Draft Protection of Information Bill

One of the laws which assisted the apartheid regime in its dying days was the Protection of Information Act, part of the “internal security” package which resulted from the Rabie Commission of Inquiry.

Our Constitution was drafted in the spirit of “never again”, of which we are reminded as we celebrate the birthday of our founding President, Nelson Mandela. It is deeply disturbing that our post-apartheid government now sponsors an act with the same title as that used by the apartheid regime. Although its content differs, some provisions in the draft Protection of Information Bill fit quite neatly into the apartheid legislation, especially the wide discretion given to “organs of state” to classify information as confidential, secret or top secret. The top bureaucrats will be given an almost unlimited discretion, with no effective means of challenging their decisions other than costly, time-consuming and difficult review applications to the courts.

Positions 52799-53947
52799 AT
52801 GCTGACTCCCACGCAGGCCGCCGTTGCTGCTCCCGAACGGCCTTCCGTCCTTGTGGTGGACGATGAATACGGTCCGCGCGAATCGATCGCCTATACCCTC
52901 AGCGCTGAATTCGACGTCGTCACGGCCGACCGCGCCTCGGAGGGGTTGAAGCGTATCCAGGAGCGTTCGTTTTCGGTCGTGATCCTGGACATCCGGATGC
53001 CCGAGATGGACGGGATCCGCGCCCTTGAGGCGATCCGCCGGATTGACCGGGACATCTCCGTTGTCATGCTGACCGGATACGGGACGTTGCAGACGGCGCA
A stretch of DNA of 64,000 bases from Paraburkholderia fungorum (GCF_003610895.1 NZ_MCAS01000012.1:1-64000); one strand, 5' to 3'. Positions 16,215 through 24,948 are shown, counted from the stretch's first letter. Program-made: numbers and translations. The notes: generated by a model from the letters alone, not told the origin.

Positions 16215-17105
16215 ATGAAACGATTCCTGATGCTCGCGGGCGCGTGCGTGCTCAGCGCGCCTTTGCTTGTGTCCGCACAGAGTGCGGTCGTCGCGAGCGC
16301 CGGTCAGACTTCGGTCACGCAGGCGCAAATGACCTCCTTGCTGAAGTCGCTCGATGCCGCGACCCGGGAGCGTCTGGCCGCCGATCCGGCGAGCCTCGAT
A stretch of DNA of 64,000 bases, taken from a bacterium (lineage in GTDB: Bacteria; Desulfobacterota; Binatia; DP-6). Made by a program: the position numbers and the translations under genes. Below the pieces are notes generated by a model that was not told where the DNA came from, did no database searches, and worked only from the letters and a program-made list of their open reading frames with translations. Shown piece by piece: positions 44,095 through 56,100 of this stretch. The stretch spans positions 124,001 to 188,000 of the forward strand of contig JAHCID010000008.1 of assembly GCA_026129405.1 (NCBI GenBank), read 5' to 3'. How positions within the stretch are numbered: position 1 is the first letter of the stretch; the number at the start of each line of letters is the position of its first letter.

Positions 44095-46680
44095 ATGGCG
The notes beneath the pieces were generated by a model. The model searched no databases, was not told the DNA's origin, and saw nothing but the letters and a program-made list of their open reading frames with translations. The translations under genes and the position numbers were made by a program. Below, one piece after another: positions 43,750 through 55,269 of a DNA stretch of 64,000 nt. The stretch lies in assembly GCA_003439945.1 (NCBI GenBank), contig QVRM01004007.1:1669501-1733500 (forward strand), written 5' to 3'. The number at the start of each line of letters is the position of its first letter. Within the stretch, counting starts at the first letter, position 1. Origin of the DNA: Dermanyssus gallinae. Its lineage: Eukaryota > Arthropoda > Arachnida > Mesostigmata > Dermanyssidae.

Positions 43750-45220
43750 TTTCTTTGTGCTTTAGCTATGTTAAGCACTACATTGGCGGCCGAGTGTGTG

There are many other potentially unconstitutional aspects of the draft bill which others have pointed out.

Freedom Under Law focuses on threats to the rule of law, one of the basic values of our Constitution, and on “openness, accountability and responsiveness” of government, equally basic values of our democracy. We urge Parliament to review the Bill\’s terms, to ensure that it complies with the Constitution, rather than forcing a challenge to its constitutionality in the courts.